If you decide to throw an impromptu dinner party—or you need a last-minute hostess gift—could your wine cellar come to the rescue? We asked these local wine experts for recommendations of bottles (and varietals) to keep in stock for such an occasion.
Steve McIntyre, BALABAN’S WINE CELLAR
- Always have sparkling wine on hand. It goes well with all types of food, from seafood to spicy dishes. You can find quality sparkling wines without having to buy real expensive French Champagne. Mirabelle from Schramsberg and a French Vouvray from Bernard Fouquet are great options.
- Pinot noir is very versatile, with strawberry and raspberry flavors that pair well with food.
- If you have guests over and you’re drinking white wine as a cocktail, chardonnay is an excellent choice. I like California chardonnays—like those from Ramey Wine Cellars—because they tend to be fruitier with a little oak, and make for a good stand-alone wine.
- White Burgundy is a nice option to serve with food. It’s a French chardonnay with good structure and nice mineral characteristic that helps create a good balance with food. Macon and Chablis are areas in Burgundy, France, that produce great wines.
- If it’s a summer get-together, rosé is a nice wine that tends to get overlooked because people associate it with white zinfadel or something that is very sweet. Tavel from Southern France is a great French rosé.
- Oregon-produced pinot gris is a good alternative to offer your guests. It’s a similar grape varietal to pinot grigio, but it has more spicy notes and depth of flavor. It works well as both a food wine and cocktail wine. Elk Cove and Christom both make nice pinot gris.
Rachael Buehrer, THE VINO GALLERY
- Stock your cellar with some ‘everyday drinkers’ that you can grab for a last-minute dinner party. Choose light white wines or un-oaked reds that aren’t meant to be aged. Pinot gris or sauvignon blanc are good whites, while shiraz is a good red that is less expensive than a cabernet and has a lot of versatility. Cotes du Rhone also makes for a good food wine.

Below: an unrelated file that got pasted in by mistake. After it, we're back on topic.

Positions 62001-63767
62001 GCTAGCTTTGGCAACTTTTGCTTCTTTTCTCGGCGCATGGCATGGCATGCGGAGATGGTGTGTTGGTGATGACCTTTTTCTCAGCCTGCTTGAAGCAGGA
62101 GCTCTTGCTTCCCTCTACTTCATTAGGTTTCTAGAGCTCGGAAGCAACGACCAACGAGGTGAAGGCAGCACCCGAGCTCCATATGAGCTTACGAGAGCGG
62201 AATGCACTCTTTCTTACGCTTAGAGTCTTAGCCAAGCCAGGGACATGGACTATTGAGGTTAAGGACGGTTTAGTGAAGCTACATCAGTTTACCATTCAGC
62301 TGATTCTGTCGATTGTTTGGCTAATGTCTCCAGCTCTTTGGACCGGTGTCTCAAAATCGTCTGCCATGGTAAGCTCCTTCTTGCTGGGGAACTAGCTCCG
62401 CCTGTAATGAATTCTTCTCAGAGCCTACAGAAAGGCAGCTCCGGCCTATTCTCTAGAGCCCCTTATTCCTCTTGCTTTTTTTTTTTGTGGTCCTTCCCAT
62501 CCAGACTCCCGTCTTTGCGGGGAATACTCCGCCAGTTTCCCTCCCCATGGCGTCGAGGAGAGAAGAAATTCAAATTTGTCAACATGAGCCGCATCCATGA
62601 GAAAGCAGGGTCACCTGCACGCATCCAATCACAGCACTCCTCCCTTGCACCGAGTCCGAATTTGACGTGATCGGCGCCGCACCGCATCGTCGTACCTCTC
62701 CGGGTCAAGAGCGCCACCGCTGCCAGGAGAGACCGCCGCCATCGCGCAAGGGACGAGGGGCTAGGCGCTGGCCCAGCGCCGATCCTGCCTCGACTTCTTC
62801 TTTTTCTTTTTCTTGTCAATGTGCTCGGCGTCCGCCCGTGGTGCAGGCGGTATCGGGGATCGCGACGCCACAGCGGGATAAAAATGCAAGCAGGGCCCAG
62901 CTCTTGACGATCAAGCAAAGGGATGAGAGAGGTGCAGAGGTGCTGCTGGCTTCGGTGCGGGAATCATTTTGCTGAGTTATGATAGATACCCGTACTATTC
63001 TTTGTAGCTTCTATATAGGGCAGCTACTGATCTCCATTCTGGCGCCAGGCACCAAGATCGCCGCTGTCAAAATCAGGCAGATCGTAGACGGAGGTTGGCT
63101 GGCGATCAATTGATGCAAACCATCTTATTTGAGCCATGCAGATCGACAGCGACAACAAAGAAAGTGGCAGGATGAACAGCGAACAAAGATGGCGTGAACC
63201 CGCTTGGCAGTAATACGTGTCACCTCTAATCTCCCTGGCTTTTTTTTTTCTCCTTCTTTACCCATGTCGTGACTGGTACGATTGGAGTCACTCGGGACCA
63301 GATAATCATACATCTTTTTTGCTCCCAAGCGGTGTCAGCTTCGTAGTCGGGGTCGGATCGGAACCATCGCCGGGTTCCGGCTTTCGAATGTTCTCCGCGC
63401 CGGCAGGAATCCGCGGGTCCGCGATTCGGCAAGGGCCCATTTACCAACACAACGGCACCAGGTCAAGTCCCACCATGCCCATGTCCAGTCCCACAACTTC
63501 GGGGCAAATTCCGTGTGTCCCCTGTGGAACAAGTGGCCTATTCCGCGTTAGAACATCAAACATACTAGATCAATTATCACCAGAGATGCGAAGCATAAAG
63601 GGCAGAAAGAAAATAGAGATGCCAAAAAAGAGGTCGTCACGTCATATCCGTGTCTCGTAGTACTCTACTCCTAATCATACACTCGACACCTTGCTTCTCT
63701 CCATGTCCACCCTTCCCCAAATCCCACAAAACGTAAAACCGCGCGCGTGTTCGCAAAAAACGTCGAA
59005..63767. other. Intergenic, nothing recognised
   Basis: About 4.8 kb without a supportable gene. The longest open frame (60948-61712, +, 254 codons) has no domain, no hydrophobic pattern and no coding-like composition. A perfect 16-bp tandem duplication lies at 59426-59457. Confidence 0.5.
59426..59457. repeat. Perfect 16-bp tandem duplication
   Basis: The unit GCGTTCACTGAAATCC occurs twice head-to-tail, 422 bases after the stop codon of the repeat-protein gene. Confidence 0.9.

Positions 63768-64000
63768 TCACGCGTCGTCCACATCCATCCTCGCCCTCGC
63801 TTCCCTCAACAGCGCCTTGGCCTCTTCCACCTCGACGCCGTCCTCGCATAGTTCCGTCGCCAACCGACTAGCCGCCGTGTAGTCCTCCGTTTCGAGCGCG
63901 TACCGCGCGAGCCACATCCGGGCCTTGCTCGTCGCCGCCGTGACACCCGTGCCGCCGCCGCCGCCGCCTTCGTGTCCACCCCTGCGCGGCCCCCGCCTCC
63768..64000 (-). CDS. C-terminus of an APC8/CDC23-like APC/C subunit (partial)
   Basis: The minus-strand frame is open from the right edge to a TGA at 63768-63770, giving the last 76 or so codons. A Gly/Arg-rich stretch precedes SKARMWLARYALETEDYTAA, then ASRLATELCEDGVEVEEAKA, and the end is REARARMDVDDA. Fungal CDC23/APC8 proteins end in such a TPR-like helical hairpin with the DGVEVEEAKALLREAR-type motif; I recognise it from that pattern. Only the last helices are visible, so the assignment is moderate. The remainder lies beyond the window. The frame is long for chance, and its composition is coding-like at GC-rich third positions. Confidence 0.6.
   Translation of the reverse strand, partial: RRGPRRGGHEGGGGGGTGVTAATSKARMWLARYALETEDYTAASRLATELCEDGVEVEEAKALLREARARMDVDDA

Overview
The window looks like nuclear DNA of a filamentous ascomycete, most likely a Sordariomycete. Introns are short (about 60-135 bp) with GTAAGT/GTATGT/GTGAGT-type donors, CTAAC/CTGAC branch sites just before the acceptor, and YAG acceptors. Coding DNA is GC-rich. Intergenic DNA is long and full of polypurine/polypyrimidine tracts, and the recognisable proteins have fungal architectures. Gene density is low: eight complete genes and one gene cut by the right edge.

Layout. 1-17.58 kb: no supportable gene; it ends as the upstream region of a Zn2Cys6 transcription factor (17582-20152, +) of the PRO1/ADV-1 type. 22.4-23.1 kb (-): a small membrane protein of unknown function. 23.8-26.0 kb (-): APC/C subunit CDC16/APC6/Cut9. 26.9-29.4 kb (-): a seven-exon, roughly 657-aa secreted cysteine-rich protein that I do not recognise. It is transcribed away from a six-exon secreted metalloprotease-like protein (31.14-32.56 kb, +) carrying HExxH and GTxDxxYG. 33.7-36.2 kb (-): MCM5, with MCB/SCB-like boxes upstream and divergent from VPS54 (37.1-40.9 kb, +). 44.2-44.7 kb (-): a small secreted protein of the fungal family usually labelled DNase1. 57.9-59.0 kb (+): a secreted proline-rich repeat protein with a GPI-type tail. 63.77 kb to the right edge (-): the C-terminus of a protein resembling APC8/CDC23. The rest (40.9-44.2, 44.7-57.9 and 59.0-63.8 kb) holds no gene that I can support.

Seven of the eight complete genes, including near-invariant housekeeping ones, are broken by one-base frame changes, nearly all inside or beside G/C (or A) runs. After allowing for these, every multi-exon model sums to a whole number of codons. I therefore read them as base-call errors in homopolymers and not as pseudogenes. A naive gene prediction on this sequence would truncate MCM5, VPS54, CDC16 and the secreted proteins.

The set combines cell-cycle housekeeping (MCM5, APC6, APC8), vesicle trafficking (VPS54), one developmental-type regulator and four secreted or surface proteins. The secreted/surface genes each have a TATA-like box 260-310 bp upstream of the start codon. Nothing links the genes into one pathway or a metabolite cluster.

- If you need a hostess gift and don’t know what they like, go with something medium-bodied, whether it’s red or white. Often, Spanish or Italian wines are a good in-between.
- Sparkling wine always is a good option for a celebratory occasion like a housewarming party or wedding.
- There are many obscure varietals available if you want to offer your guests a chance to try something different. The Italian arneis varietal is a more interesting, aromatic version of a pinot grigio, or people may not have tried malbec and tannat from South America. Nerello mascalese grapes are grown on a volcano in Sicily and produce a nice, light red wine that smells and tastes a little smoky, pairing well with meat.
- Choose medium-bodied wines for cocktails. If it’s too acidic, you almost need food to balance the harshness, but wines that are softer can stand alone. An un-oaked chardonnay, as opposed to an oaky one, or a light Spanish red wine, as opposed to a big Napa cabernet, will work better if you are just having drinks or appetizers.